Oh what a word! Paradox. Google defined it for me as: “a seemingly absurd or self-contradictory statement or proposition that when investigated or explained may prove to be well founded or true” or Yoga in general. Into my tenth year of practicing Ashtanga I have come across the paradoxes of Ashtanga yoga many times. The most recent one being severe pain which could have come from practice. A month or so go (writing this in March of 2017) I had to stop practice and break down because of agony in my right wrist. What! This was supposed to be healing me! What’s going on? It crushed me for the day. Tears and all. I have built a life based around physical activity that needs the support of the wrist near one hundred percent of the time. What was I to do? My practice is ruined therefore life has collapsed. My only choice is to give up and wander into the wilderness and wait for death. No, no, no. Now you’re just being dramatic. Of course life is not over.
I may never know if it was or was not my practice that caused the pain, but I do know that I noticed it during chaturanga and especially urdhva mukha svanasana (up-dog). But, this is not a post about wrist pain. It is about the paradoxes of Ashtanga yoga or aspects of yoga that seem to contradict themselves. This healing practice that makes bodies ache and joint scream. This practice of non-attachment that gives me withdrawals when I skip more than one day of asana a week. Building up my ego by keeping me slim, fit, and able to lift-up into handstand, but ego bad. True; no? Similar thoughts going through your head while you shouldn’t be thinking? Maybe they will be now. Such a beauty in the opposites of Yoga. Shiva and Shakti. Yin and Yang. Everything and nothing. Okay not quite opposites, paradoxes.
Without Shiva we have no Shakti. Without everything there can not be nothing. Like all things one cannot be without the other. This pain that practice brought led to analyzation. It led to using the modifications I teach others. It led to a new more aware practice. It led to the conclusion, “You moron you know you felt funny wrist things before this and you did nothing but ignore them. And now look.” These paradoxes of Ashtanga yoga that appear are helpers. They are the questions to be asked and studied. What are you doing when the pain happens? What may be causing it? Why are you not changing it. This is your practice as it works for you. The practice is not an unbendable bar of outer space metal that we have no method for manipulating. Experiment, ask your teacher, read books and try what you read, modify, stop. Know that Yoga is more than movement. It tries to make us go deeper, to find blockages that need a solution or at least contemplation. Thus it gives of paradoxes: absurd statements that want investigation or at least acknowledgment. There will be things that do not make sense. Bathe in the glory of human ignorance or question them. Your choice. Your practice.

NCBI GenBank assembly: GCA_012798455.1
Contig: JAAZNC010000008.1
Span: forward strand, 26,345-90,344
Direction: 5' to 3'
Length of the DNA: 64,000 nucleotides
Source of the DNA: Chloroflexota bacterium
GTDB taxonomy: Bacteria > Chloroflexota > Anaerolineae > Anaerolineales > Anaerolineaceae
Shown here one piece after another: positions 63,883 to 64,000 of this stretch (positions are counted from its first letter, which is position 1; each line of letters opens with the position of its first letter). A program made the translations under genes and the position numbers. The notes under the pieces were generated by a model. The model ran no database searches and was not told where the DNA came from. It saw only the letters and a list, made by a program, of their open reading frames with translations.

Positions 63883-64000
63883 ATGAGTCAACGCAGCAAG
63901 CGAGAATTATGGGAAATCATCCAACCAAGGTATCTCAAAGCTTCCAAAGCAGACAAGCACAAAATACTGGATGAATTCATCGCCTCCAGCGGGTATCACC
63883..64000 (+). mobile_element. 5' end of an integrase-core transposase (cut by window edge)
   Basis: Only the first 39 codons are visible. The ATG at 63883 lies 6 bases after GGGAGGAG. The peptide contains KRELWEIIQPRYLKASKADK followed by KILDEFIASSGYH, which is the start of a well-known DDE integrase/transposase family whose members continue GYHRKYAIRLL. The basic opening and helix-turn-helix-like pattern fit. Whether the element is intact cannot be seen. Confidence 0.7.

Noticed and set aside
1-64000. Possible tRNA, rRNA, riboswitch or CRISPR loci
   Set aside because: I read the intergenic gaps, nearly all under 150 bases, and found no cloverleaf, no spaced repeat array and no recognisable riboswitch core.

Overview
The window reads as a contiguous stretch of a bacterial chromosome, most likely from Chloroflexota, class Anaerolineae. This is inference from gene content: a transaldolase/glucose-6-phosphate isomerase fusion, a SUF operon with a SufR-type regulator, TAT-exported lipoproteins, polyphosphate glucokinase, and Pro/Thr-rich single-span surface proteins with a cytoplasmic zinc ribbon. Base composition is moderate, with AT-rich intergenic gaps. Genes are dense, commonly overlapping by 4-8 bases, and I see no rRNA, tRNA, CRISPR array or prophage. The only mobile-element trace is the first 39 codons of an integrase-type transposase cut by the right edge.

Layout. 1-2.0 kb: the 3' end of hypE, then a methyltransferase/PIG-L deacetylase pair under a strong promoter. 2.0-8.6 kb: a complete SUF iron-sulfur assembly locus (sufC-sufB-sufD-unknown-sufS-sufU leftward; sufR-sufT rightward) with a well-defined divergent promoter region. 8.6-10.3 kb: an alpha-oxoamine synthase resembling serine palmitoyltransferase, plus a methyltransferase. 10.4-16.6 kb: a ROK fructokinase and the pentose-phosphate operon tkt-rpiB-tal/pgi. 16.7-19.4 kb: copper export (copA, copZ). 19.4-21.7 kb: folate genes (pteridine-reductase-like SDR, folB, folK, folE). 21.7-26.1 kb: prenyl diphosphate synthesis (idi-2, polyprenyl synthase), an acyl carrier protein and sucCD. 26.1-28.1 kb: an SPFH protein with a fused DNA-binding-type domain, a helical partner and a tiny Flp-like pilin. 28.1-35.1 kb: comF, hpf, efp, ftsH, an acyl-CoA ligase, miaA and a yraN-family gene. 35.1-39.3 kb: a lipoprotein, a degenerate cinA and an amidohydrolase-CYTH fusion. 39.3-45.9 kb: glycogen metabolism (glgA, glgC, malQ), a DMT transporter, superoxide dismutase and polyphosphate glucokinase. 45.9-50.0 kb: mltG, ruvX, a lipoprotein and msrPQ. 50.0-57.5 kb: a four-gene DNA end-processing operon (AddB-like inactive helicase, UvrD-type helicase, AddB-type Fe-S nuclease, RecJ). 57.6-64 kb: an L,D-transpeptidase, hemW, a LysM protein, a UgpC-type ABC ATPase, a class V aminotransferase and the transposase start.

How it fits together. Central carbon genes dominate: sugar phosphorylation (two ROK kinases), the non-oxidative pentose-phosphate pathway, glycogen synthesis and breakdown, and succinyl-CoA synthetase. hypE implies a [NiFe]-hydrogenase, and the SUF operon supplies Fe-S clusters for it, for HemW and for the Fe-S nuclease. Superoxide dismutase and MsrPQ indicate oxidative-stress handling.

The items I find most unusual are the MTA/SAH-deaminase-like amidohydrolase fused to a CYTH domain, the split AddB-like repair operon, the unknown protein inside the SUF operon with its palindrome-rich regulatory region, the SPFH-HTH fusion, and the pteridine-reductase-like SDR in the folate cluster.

Looking for contradiction in a practice that preaches goodness is the slippery slope into philosophy. Which can easily be ignored, but can as easily be a quick path into deepening a practice. Ashtanga — Yoga in general — is more than just exercises if you wish it to be or it’s a fine way to better one’s health and life.
This is just the beginning of my journey into the world of paradoxes of Ashtanga yoga and I hope to continue falling down this rabbit hole and have an adventure in which ever wonderland I may find myself. What are some of the paradoxes of Ashtanga yoga that you have found? Write them in the comment section below. One of my favorites is the ego-building of Ashtanga’s asana practice. Gotta keep that in check. Don’t forget to love yourself though. Be well and thank you for reading.
Ashtanga: Breath, move, live.